Edited by Nesf

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Sanctuary

I don't like expressions which intentionally and unnecessarily use bad grammar such as "if it ain't broke, don't fix it". Why not "if it isn't broken, leave it alone"? Not as snappy perhaps but the ungrammatical form grates on me. There is a lot of bad grammar in song lyrics and most of the time the writers do know how to write grammatically. It doesn't really bother me but I sometimes wish they broke out of the cliche and wrote the same lyrics grammatically. Of course many of the lyrics would then be longer or wouldn't scan so well but I'm sure they could do it if they tried. As regards song lyrics generally there seems to be a repertoire of terms which seem to bear little relation to real life language - has anyone ever called their partner or love-interest "baby"? For this and many other reasons I rarely pay attention to song lyrics and focus more on the vocals and delivery as so many song lyrics are banal or cliched - not that it stops the songs as a whole from being great.

In the UK - mainly among those of middle-age or over - it's common to hear people address others as "love", e.g. "are you alright, love?" - this makes no sense as there isn't a romantic relationship between them or often any relationship as they may well be strangers. Often these terms are used unthinkingly out of habit but I would rather we used words that had meaning and feeling behind them.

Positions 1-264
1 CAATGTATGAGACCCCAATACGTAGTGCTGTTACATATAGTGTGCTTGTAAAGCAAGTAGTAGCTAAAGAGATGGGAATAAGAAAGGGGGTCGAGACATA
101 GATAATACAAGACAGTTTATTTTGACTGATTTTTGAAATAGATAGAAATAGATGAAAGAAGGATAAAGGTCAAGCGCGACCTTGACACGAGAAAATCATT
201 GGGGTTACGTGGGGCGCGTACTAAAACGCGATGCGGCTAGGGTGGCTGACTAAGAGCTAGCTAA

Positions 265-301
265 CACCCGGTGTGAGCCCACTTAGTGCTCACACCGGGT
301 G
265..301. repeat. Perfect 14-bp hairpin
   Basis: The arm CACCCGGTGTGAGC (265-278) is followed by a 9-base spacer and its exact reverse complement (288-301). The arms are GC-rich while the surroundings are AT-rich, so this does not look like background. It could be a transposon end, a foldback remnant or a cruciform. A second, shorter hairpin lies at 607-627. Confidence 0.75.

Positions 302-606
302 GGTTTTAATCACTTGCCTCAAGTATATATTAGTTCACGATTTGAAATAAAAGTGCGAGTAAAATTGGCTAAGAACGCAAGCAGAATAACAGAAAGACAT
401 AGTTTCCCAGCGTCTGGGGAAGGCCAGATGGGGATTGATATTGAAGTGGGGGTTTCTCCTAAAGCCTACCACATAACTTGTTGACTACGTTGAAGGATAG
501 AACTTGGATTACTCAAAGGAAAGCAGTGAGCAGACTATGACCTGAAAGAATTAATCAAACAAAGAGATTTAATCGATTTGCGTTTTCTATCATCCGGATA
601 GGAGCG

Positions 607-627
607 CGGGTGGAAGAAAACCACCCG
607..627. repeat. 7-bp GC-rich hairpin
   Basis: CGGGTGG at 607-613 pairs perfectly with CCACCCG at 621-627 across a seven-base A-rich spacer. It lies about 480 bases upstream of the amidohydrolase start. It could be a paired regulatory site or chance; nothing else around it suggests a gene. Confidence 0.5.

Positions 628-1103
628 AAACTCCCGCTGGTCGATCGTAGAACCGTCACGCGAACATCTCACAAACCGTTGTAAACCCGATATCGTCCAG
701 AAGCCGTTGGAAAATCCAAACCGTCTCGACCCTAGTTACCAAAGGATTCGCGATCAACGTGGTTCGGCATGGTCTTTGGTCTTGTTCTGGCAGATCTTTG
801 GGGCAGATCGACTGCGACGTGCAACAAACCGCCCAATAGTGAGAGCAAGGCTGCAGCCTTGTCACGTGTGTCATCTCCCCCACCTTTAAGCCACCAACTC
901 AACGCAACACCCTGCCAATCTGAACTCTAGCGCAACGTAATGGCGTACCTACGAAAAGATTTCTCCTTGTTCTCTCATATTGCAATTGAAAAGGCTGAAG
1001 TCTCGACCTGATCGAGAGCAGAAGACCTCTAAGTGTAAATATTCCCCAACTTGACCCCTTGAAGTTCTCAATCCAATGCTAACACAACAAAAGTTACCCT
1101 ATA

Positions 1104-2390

Edited by Sanctuary

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HalfFull

Its for a similar reason I dislike strangers calling me 'mate' and its happening more now in fancier establishments where the use of 'Sir' would have previously been more likely. I think I've been refered to as 'mate' by staff in companies who address me by my title which completely defeats the purpose of formality. Either you address a person entirely formally or entirely informal. Mr Jones = Sir, Fred = mate (or preferably just Fred).

I didn't used to like being called love but it doesn't seem to bother me now. Lovey or Flower would annoy me though.

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Alice
On 3/11/2019 at 9:32 PM, Nesf said:

Also, the expression that something 'gives me the willies' is just weird/surreal.

Yes, I dont know how people can say this seriously

18 hours ago, Sanctuary said:

I don't like expressions which intentionally and unnecessarily use bad grammar such as "if it ain't broke, don't fix it". Why not "if it isn't broken, leave it alone"? Not as snappy perhaps but the ungrammatical form grates on me. There is a lot of bad grammar in song lyrics and most of the time the writers do know how to write grammatically. It doesn't really bother me but I sometimes wish they broke out of the cliche and wrote the same lyrics grammatically. Of course many of the lyrics would then be longer or wouldn't scan so well but I'm sure they could do it if they tried. As regards song lyrics generally there seems to be a repertoire of terms which seem to bear little relation to real life language - has anyone ever called their partner or love-interest "baby"? For this and many other reasons I rarely pay attention to song lyrics and focus more on the vocals and delivery as so many song lyrics are banal or cliched - not that it stops the songs as a whole from being great.

In the UK - mainly among those of middle-age or over - it's common to hear people address others as "love", e.g. "are you alright, love?" - this makes no sense as there isn't a romantic relationship between them or often any relationship as they may well be strangers. Often these terms are used unthinkingly out of habit but I would rather we used words that had meaning and feeling behind them. 

I definitely agree with the endearment 'baby' for a romantic partner - also 'daddy'. I dont know how to see it other than literal and disturbing